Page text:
It can be somewhat surprising to learn that the largest amount of carbon present on the land is not in the living plants, but in soil organic matter; the carbon stored in all the world’s soils is more than three times the amount in the atmosphere. Some farmers are adopting carbon-building management practices in order to reduce carbon loss from […]

Research Team Studies Biofuel Cropping System to Increase Crop Profitability

The North Central region has over 11 million acres of claypan and claypan-like soil areas that are disproportionate sources of nonpoint pollution and soil quality degradation when used for grain production. Hank Stelzer wanted to determine whether a short-rotation willow biofuel cropping system on claypan soil could improve crop profitability, but establishing a willow crop […]

Producers and Researchers Collaborate to Improve Soil Health in North Dakota

Soil—and whole farms—have been renewed through soil-improving practices like cover crops and no till. In the semiarid plains of western North Dakota, a team of producers and researchers are working to boost soil health for improved yield stability, farm income, and natural resource health of farms. The Southwest North Dakota Soil Health Project is a […]

Handbook for Agroforestry Planning and Design

The steps provided in the Handbook for Agroforestry Planning and Design will allow you to identify what agroforestry products can grow on your land, which of these products you can sell profitably, and how to develop basic business and marketing strategies. 

Training Manual for Applied Agroforestry Practices

The Training Manual for Applied Agroforestry Practices helps to explain agroforestry practices and their applications. It is designed for natural resources professionals and landowners, and includes worksheets and exercises for use as an educational tool. Additionally, the manual is designed to assist in the decision process so that, when established or managed, the agroforestry practice is most effective at achieving the desired objectives.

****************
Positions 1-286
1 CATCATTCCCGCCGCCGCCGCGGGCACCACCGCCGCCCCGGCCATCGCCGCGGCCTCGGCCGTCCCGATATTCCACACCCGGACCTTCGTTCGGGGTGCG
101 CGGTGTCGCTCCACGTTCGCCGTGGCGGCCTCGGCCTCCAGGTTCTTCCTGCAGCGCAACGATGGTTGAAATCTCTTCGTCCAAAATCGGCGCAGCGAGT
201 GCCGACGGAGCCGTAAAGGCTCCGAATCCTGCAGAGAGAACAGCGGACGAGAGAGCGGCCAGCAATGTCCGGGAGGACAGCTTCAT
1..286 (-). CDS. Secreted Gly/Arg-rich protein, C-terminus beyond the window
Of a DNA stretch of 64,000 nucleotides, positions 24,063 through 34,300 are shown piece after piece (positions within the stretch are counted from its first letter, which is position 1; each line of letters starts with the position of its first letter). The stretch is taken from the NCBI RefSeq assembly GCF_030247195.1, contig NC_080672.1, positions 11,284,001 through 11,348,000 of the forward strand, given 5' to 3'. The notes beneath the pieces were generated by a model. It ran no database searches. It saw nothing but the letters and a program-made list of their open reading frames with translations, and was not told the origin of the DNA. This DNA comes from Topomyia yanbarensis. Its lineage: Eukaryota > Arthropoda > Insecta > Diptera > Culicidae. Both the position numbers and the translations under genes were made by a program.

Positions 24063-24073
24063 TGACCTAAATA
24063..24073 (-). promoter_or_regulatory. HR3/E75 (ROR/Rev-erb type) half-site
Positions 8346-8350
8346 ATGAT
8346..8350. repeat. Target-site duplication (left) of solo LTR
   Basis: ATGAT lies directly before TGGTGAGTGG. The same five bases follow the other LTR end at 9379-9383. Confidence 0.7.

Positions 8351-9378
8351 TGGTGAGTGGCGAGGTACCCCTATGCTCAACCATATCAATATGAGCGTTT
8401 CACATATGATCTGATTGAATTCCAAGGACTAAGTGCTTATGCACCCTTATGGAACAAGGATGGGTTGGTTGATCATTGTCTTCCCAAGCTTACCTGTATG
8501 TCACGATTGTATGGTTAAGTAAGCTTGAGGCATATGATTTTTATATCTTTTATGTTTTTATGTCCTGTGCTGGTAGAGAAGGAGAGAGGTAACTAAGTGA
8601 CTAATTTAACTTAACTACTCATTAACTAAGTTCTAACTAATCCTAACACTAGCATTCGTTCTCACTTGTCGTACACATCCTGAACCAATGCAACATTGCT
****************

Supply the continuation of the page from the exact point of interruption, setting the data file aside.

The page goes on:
Soil Health

Healthy soil is essential for maintaining efficient growth, fertility, and water quality in crop production. SARE has supported advances by producers, researchers, and educators as they examine the on-farm benefits of using cover crops, crop rotation, manure amendments, composting, and more.

Women Caring for the Land: Cover Crops Booklet

Women landowners say that they want their family farms to remain healthy and productive for future generations. But many feel they don't have all the information they need to protect their land. This booklet introduces cover crops as an option, one of the simplest techniques to try with the most visible benefits. 

Women Caring for the Land: Improving Conservation Outreach to Female Non-Operator Farmland Owners Curriculum Manual

With the help of an NCR-SARE Research and Education Grant and funding from other sources, WFAN developed an award winning curriculum called Women Caring for the LandSM (WCL), which is designed to serve female non-operator landowners who are interested in learning more about conservation and other land management topics. The materials are also appropriate to teach youth about sustainable agriculture through hands-on conservation activity lesson plans.

SARE Cover Crops Webinars

As part of the Missouri SARE State Program, Debi Kelly hosted two webinars on Cover Crops in fall 2012. Presenters included Charles Ellis, a Natural Resource Engineer with the Lincoln County University of Missouri Extension Center, and Rich Hoormann, an Agronomy Specialist with Montgomery County University of Missouri Extension Center. 

Dakota Farmer's Success Catches On

Dan Forgey has always had an abiding respect for the land that he has farmed for more than 40 years, which is why, as manager of the 8,500-acre Cronin Farms in Gettysburg, S.D., he strives to build soil health—and yields—sustainably. First, he shifted the farm to 100 percent no-till in 1993, around the time that […]